We're having some remodeling done that involves pulling off some
drywall here and there. The house is not very well insulated, and we
were thinking of re-insulating at least the parts that get exposed.
The contractor told me that r-19 is as high as you should go in walls
and that taking a thicker bat of higher r-value would just get
compressed in the wall and lose its efficacy.
It just sounded odd that we haven't improved the r-value of wall
insulation in 30+ years.
What's the best you can do for wall insulation these days?
Fiberglass is still fiberglass -- can't do much to change that...
There's a much higher R-factor per inch for solid foam products than
fiberglass although I don't recall the number otomh, it's easily googled
(just I'm not going to bother... :) ).
It's more expensive, of course, but then again, you get more, too.
Unfortunately, though, unless you do something about the other areas
that aren't insulated as well, you're not going to see anyways near the
increase in overall effectiveness that you're hoping for.
Depending on what you do have, it could possibly be cost-effective to
simply pull the walls at one time and do it all or investigate the
fill-in systems that don't require access other than small holes to
patch later. That, of course, depends on details not provided as to
what is there now.
Not much you can do about R Factor of insulation in a wall just doing patch
jobs here and there...Now if you were doing a total gut there are things you
could do....Like spraying it with Polyurethane Foam....
How much money do you want to spend? Spray foam will get you in the 20s, but
isn't cheap. Spray cellulose is also slightly more efficient than fiberglass and
will also improve noise reduction over fiberglass.
Assuming you'd prefer to stick with batt insulation, Roxul's Flexibatt
is rated at R22. It's a really nice product that's easy to work with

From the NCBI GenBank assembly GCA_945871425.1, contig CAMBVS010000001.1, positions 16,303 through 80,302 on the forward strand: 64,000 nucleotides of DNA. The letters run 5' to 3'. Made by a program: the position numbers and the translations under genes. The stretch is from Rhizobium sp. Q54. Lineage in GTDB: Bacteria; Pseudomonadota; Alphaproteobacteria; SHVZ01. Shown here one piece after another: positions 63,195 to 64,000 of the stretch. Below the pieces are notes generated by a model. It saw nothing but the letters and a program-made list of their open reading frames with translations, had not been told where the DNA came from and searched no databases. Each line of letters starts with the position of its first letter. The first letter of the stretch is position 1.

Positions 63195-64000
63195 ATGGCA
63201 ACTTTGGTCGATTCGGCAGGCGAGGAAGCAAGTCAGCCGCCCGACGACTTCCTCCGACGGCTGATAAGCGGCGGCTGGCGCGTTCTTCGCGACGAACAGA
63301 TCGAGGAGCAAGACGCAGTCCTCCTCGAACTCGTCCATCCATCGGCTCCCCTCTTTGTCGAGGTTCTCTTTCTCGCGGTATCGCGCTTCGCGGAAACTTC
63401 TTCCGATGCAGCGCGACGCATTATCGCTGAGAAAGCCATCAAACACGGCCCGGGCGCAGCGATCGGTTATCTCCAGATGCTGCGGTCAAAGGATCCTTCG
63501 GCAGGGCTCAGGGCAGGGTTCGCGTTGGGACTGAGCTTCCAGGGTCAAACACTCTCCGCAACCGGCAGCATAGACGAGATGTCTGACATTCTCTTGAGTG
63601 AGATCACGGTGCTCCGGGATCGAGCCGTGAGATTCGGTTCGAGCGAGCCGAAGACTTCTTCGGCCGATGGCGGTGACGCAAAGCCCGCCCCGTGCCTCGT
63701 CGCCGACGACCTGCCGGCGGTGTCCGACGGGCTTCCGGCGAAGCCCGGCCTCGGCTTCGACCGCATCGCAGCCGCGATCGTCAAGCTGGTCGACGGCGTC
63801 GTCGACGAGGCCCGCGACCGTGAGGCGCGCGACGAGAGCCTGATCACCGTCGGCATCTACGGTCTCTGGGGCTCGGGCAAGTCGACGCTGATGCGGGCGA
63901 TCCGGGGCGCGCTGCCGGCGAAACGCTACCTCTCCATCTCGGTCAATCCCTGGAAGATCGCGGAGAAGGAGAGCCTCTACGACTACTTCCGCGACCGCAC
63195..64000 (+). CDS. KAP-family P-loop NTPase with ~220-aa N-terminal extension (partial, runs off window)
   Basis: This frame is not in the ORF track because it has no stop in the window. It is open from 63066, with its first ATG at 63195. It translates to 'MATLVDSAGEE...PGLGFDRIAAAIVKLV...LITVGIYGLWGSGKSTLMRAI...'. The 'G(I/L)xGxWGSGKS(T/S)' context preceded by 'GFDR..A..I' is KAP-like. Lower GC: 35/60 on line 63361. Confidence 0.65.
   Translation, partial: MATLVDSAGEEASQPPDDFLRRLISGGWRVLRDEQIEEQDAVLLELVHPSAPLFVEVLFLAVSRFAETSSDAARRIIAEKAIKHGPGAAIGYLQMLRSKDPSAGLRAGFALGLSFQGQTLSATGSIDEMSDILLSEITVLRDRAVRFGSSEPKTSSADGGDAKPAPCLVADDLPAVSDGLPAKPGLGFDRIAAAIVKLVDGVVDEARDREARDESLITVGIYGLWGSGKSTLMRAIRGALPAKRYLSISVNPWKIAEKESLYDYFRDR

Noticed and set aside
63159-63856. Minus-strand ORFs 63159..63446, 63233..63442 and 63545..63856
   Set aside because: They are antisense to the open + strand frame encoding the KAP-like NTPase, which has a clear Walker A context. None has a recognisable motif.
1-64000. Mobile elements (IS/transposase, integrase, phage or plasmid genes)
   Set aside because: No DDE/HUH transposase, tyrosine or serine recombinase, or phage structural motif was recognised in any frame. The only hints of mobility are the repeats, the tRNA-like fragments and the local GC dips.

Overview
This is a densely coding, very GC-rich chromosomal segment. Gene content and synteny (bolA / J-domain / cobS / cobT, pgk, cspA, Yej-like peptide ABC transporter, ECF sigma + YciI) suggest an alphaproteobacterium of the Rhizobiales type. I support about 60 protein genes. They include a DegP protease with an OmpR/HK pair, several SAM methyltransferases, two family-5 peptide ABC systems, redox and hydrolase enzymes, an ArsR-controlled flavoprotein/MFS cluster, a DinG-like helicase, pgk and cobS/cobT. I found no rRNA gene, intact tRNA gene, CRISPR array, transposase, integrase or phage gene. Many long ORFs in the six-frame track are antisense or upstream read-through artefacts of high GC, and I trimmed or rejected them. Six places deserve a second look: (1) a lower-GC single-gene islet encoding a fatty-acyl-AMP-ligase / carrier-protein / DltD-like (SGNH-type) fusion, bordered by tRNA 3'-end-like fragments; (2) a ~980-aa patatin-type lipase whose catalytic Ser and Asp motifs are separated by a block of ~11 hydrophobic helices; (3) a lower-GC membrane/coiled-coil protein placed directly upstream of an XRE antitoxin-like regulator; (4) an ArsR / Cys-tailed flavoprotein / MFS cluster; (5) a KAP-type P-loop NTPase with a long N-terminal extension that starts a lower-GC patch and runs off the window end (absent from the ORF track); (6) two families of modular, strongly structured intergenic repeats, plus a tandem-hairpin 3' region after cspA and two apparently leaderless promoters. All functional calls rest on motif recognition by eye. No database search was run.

(it doesn't itch like traditional glass batt).
If, however, you're looking for maximum R-value and money is no
object, high density close cell polyurethane foam can't be beat, but
it's not something a D-I-Y'er can tackle on their own.
See: http://www.sprayfoam.org /
He's mostly right with 2 x 4 framing. There are some foam sheets that can
top that, but they are very expensive by comparison. Fiberglass batts are at
about the limit of technology for that material. If you add framing to make
a 2 x 6 equivalent you can add more insulation.
Insulation depends on air to do the work and compressing thicker batts will
reduce the amount of insulating value.
For a given thickness cavity, denser insulation will have a higher
R-value. For a 3.5" cavity, you can get low density (R-11), medium
density (R-13) and high density (R-15) fiberglass batts. So if you
took a medium density 5.5" batt (R-21) and stuffed it in a 3.5"
cavity, you would lose R-value relative to the R-21, but you'd still
be higher than R-13.
closed cell spray foam about R6 per inch, plus its a self vapor
barrier, and best of all it expands and seals all air leaks, making
for a draft free quiet room, since air leaks carry noise...........
if it were me i would go foam since even though it costs more over
time its bound to pay for itself
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